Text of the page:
Wednesday, June 12, 2019
It hadn't occurred to me how connected Chicago was to Jackson before I moved to Mississippi.
When I told folks that's where I'm from, the first thing they would say is, "I have kinfolk from Chicago!"
It makes sense since Interstate 55 is a straight shot. And while it's nearly a 12-hour drive, it directly connects the North to the South.
As Chicago natives, my family migrated from Texas after the Great Storm of 1900. Years later when Texas had been rebuilt, we'd fly down to Galveston to visit my great grandpa, whom we fondly referred to as "old man."
I can remember the heat like no other as my brother and I splashed in the pool. We always had so much fun during our visits with him.
Unfortunately, those trips stopped when he passed, and so did our connection to the South.
The South wasn't exactly what I remembered when I moved back. When I got to Jackson, I quickly realized that I wouldn't be able to get as many errands completed on Sundays as I thought because nearly half the city's businesses would be closed.
I can remember being so taken aback by all of the smiling faces and random hellos from people I'd never met. Unlike home, Jackson wasn't fast-paced, which I realized shortly after I moved. But those weren't the only northern comforts I had to let go.
Moving to the South was a wake-up call. Slavery was abolished a little more than 150 years ago, but the residual effects are still very present for me. You can easily see, if not feel, the history of the divide of our people in several places. Many establishments are transitioned plantations, and people just frequent them, walking on the land that holds so much sad history. It brings up a common conversation on whether or not we should take Confederate monuments. Many argue they should be taken down. Others say the relics need to be present to remind us of the realities that once existed so it never happens again.
Once, I was on a road trip, though I don't remember where I was going. Similar to the Midwest, I could see horses and other livestock from the highway as they roamed beyond the farms. Not so similar to the Midwest were cotton fields. My mouth dropped, and my eyes watered before I could fully register what I was witnessing.
My mind immediately flashed to the people of color who have to drive through these fields every day, and I wondered if they had grown used to it, or were they regularly just as shocked as me? While I am fully aware that these spaces give cities and towns economic stability, to be faced with it up front, directly, is not really something you can prepare yourself for.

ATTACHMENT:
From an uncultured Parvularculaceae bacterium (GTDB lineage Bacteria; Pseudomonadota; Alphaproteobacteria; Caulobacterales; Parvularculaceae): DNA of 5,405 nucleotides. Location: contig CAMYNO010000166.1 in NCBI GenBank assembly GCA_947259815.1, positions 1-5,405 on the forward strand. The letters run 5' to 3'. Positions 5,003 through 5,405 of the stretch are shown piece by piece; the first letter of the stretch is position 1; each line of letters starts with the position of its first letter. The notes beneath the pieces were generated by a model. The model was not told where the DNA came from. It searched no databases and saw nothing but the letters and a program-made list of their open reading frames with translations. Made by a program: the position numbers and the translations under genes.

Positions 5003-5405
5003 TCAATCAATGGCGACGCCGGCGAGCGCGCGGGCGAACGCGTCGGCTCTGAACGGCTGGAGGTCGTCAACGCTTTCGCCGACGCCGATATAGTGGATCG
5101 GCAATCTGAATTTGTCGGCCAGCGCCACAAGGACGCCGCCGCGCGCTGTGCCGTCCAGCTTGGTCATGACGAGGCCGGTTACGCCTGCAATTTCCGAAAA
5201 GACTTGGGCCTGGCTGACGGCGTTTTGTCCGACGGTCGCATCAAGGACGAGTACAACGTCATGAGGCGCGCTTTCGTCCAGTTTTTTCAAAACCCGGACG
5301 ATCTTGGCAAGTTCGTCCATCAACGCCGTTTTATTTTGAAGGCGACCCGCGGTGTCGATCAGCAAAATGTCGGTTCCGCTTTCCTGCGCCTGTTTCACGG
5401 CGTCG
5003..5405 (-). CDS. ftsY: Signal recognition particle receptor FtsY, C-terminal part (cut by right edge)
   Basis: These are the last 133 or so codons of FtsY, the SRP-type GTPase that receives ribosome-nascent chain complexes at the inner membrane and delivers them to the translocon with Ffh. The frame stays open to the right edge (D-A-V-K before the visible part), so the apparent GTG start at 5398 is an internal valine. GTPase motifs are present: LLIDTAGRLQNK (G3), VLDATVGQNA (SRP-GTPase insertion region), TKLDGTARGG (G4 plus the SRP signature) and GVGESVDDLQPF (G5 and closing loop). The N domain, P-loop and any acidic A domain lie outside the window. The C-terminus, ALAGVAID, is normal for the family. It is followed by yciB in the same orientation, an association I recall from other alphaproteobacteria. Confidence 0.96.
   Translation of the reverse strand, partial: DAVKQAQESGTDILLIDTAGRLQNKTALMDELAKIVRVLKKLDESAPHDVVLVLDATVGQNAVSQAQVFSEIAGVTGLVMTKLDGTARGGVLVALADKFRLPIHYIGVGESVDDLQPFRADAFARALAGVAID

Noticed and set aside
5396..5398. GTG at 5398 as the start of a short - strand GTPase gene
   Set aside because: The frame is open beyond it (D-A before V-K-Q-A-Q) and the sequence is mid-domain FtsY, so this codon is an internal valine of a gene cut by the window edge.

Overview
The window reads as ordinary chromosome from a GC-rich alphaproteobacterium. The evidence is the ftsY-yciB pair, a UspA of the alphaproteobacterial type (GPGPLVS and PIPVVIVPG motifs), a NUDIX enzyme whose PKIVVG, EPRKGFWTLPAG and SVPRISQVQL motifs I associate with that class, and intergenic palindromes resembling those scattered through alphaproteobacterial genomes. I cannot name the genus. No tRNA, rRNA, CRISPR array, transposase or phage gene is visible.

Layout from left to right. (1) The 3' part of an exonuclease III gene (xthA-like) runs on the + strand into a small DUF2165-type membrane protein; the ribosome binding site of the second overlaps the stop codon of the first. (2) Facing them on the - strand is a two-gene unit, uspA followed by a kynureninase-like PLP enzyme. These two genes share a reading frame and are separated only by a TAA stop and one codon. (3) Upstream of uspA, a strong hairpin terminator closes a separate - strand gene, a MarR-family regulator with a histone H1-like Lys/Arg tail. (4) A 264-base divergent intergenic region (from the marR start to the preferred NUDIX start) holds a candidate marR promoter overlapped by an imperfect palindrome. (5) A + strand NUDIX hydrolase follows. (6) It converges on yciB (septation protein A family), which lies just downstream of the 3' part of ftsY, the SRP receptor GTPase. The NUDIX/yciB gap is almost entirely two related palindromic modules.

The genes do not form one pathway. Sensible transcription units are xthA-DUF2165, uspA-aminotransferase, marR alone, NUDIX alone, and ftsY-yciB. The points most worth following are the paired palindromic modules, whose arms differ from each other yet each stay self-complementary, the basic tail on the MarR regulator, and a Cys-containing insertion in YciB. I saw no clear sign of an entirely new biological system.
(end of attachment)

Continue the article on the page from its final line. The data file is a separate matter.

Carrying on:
These challenging spaces forced me to find the resilience of my people as they work to change the narrative of the South. The home of civil-rights activist Medgar Evers now sits as a national monument. A city that is 81% black is led by a black mayor. Just downtown sits the only state-funded civil-rights museum. Not one, not two, but three historically black colleges are within an hour's drive of downtown Jackson. The food—the catfish is the absolute best I've ever tasted. And the people. At first, I was taken aback by all of smiles and greetings from strangers. But eventually, those smiles became familiar, and before I knew it, I was greeting them before they had a chance to open their mouth.
My transition from the North to the South was hard at first. But its walking history has opened my eyes to the realities of our people. These images aren't as visibly present in the North. I learn something new literally every day, whether I want to or not.
Angel Idowu is a print and broadcast journalist based in Jackson. As an international journalist, Angel has traveled the world to report on social-justice issues and share stories that promote positive change. In South Africa, she was one of two American journalists to report on the historic ruling of the death of anti-apartheid activist Ahmed Timol. A Chicago native, Angel is a total foodie and loves to try (not cook) new dishes whenever she can.